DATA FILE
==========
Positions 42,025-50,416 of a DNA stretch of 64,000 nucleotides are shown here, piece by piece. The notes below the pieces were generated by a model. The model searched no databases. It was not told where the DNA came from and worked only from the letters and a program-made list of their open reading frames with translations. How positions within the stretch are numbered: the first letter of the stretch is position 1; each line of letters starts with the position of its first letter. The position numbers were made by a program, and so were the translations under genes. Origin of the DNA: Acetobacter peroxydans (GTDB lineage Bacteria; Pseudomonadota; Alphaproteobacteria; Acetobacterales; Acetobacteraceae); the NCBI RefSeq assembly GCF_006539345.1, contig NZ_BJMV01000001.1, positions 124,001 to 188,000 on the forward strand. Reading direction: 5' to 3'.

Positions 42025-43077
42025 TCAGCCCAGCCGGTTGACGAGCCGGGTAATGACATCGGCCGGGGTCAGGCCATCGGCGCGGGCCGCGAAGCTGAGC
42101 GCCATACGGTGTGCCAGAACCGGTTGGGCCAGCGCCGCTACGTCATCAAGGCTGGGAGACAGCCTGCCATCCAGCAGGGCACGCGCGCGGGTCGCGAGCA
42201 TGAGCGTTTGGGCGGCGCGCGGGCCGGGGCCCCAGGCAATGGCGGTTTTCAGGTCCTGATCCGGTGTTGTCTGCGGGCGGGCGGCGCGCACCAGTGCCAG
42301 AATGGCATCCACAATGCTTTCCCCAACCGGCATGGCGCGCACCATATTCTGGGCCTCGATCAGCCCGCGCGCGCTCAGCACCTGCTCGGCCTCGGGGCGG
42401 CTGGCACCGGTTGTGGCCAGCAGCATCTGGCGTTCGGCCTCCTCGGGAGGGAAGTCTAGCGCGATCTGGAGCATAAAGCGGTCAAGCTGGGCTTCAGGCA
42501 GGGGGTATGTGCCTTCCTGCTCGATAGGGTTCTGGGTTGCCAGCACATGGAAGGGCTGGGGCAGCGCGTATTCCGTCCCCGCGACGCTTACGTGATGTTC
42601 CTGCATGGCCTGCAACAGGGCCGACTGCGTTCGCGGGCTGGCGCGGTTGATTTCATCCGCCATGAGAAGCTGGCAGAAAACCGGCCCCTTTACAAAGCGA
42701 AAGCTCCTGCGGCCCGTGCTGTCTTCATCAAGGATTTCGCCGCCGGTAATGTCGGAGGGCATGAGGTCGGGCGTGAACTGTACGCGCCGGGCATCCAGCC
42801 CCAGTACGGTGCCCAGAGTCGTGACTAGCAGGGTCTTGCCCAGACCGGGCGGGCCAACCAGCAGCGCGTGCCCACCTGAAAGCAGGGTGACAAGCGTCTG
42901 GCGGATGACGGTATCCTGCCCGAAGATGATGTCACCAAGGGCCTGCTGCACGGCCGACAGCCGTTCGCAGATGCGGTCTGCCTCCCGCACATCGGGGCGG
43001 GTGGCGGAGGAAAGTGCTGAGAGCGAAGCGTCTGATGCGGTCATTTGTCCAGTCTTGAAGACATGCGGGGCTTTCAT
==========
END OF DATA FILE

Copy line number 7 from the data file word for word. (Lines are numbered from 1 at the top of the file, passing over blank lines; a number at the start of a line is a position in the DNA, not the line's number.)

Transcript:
42401 CTGGCACCGGTTGTGGCCAGCAGCATCTGGCGTTCGGCCTCCTCGGGAGGGAAGTCTAGCGCGATCTGGAGCATAAAGCGGTCAAGCTGGGCTTCAGGCA